Launched just as the U.S. economy was tanking, ABC's Dirty Sexy Money makes wealth seem more like a burden than a blessing. The most well balanced character, lawyer Nick George (Six Feet Under's Peter Krause), represents the Darling clan, a blue-blooded cross between the Corleones and the Kennedys. As patriarch Patrick "Tripp" Darling (Golden Globe nominee Donald Sutherland) tells him, "We're not perfect; we're messy."
In the second season, the political career of eldest son Patrick (William Baldwin) takes another hit when his wife, an abusive alcoholic, dies after a nasty spill. Tripp concocts an alternate story and ropes in right-hand son Brian (Glenn Fitzgerald) to play along. Just when things couldn't get much worse, Letitia (Jill Clayburgh) stands trial for the murder of Nick's father, Dutch. Nola (new cast member Lucy Liu) prosecutes the case when she isn't sleeping with party boy Jeremy (Seth Gabel). Samaire Armstrong's Juliet appears only briefly, which leaves socialite Karen (Natalie Zea), who accepts an offer of marriage to entrepreneur Simon Elder (a deliciously devious Blair Underwood), unaware of his plan to seize her shares and take over Darling Enterprises.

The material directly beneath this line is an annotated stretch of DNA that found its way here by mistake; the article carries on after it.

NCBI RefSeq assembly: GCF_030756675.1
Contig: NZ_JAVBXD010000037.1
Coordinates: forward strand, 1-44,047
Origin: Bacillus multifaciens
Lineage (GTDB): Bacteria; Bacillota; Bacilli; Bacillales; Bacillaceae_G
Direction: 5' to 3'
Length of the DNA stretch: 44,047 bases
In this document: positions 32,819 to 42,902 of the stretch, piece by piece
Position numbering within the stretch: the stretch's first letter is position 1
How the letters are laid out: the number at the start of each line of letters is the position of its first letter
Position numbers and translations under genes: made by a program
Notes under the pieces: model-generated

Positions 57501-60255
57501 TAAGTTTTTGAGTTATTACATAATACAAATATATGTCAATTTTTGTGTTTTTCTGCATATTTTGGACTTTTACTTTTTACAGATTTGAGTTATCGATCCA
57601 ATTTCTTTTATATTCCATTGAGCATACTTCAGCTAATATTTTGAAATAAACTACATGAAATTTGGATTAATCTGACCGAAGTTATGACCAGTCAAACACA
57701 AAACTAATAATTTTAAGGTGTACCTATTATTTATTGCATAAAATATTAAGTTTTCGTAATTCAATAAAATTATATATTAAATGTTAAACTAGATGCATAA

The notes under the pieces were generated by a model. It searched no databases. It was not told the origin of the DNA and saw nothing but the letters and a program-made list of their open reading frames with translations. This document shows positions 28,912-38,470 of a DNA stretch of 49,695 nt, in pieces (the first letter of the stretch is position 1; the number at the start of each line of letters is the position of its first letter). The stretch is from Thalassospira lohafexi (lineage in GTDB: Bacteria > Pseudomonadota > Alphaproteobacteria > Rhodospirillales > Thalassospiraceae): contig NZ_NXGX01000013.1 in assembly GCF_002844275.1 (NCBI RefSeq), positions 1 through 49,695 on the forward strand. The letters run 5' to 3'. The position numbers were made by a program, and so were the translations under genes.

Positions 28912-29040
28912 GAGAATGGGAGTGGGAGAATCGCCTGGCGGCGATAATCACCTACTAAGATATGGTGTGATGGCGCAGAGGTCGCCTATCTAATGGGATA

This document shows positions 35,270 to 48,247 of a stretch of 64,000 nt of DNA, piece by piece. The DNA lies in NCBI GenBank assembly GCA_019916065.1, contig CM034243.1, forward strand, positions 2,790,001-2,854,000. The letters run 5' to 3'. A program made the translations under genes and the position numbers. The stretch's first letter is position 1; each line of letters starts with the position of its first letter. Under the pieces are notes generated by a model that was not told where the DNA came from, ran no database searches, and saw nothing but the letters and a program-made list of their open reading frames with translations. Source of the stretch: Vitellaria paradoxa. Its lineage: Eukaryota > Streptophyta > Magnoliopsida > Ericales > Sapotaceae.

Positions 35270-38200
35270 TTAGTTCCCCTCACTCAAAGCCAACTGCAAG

Like those other "D" dramas of yore, Dallas and Dynasty, Dirty Sexy Money conforms to the soap opera template, but the merger between comedy and tragedy can make for an awkward fit. Broadcast in two truncated seasons, partly due to the 2007 writers' strike, the show met with cancellation before it had the chance to successfully integrate the two. Gabel and Zea, for instance, handle the humor like champs, while Fitzgerald is so splenetic at times he looks like he might burst, though his proposal to Sheryl Lee's Andrea, the mother of Brian's son, is surprisingly sweet. Supplements include featurettes focusing on Zea and director Jamie Babbit (But I'm a Cheerleader), outtakes, and deleted scenes. --Kathleen C. Fennessy
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